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System Thinking

System is a collection of interrelated elements that create one complete and unified whole. All components within it constantly interact with each other to achieve a specific purpose. 

For example, a car is a highly sophisticated form of a system. Hundreds of different parts work together to make it move in the desired direction, and even if a small part is missing, the car will fail to run. 

From the system, I learnt that system thinking is a perspective of things around us, which makes us see how everything is connected to other things. In the above example, it is not just the motor that creates the motion in the car but combined work of all the parts in the vehicle. For example, even if everything works, without an accelerator, the car will not move in the desired speed that we want it to run. 

 

Therefore, system thinking forces us to think about the relationships between things and how they influence the overall system. It makes us see the bigger picture. For example, when we buy food from a grocery store, we are compelled to reflect on how all the food items displayed on the shelves are pooled together from various sources. We wonder how they are transported from where and by whom. We also think of farmers who cultivate the crops and the people who buy from the farmers and sell them again to big food companies. Food items are colourfully packaged and labelled.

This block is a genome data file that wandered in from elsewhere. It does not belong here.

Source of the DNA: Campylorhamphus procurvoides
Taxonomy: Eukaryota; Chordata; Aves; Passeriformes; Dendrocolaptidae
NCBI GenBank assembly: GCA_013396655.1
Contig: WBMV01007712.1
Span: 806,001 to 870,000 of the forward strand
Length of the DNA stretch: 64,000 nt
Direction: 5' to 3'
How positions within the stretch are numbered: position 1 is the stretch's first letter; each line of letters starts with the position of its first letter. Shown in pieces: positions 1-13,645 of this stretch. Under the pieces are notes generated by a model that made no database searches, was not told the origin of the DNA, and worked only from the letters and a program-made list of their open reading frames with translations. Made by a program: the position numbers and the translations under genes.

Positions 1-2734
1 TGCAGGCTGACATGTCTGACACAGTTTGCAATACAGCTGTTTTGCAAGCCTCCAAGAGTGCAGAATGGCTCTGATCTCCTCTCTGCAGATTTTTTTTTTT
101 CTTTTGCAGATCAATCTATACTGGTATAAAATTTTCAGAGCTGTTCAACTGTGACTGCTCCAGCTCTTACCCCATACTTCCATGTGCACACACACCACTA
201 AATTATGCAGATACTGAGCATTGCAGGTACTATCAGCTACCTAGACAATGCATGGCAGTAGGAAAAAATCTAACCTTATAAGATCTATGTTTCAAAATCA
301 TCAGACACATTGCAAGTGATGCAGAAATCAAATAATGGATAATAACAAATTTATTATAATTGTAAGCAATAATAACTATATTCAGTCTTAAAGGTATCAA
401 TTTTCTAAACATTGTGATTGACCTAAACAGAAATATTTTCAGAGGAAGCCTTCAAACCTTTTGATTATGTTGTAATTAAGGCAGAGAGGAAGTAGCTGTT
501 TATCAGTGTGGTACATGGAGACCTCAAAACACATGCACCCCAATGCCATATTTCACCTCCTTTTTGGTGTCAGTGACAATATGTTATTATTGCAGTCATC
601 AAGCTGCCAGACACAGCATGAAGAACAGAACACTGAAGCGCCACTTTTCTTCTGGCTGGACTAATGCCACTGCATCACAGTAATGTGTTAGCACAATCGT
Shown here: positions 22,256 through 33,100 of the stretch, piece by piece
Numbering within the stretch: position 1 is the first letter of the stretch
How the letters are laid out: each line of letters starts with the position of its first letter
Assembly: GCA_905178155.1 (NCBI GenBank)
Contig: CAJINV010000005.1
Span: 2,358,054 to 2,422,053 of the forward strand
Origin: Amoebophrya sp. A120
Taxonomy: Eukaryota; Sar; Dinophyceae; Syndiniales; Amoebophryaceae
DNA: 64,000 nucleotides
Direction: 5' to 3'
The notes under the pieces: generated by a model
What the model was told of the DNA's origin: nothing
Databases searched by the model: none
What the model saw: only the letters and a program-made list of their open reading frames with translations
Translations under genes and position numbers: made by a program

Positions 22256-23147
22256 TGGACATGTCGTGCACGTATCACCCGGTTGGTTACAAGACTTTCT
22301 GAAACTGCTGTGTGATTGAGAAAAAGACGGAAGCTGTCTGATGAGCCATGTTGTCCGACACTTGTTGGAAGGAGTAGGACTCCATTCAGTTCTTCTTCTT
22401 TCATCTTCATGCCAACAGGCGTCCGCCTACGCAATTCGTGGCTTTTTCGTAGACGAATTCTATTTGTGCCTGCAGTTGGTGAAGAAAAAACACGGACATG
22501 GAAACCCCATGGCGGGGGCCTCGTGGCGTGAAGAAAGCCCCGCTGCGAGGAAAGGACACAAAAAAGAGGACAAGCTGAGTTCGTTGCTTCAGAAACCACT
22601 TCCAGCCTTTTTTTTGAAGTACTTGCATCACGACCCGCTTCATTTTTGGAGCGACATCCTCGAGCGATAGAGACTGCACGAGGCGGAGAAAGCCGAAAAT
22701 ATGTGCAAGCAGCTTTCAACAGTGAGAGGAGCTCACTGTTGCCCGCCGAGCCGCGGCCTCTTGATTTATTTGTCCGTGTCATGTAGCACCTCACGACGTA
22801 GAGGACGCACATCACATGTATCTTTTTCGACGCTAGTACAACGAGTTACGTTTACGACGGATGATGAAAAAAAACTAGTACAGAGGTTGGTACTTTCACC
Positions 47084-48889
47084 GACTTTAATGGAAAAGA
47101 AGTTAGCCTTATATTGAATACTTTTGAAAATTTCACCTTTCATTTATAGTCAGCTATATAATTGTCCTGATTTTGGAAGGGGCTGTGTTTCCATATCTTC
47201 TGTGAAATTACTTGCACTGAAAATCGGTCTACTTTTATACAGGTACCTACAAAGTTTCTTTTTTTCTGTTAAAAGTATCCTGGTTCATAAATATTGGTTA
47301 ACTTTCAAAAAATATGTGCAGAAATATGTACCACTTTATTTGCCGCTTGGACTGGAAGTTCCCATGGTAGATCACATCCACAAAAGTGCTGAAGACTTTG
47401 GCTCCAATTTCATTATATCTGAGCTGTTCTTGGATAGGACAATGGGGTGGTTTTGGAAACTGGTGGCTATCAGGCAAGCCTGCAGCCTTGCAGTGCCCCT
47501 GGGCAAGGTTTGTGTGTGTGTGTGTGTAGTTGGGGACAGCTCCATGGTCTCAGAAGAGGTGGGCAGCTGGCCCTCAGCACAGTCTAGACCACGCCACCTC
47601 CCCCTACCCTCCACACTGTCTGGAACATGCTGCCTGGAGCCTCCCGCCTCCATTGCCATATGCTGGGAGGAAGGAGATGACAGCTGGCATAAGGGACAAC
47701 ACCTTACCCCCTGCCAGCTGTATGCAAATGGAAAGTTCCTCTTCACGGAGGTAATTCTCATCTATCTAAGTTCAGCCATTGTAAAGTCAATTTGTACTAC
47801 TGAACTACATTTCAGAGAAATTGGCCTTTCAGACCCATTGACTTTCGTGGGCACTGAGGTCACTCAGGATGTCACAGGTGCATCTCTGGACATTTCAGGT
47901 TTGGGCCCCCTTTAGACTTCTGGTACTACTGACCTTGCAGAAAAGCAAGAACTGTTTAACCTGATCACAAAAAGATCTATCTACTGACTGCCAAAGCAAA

It is a chain of actions and their reactions. If something happens on the farms, the entire system of food distribution will be disrupted. Likewise, if the brake system in the car fails to perform its job, the car is going to behave in a whole new manner and risk injury to the driver. 

 

So, understanding how things work in the system is essential to be better prepared in times of disaster, for instance. 

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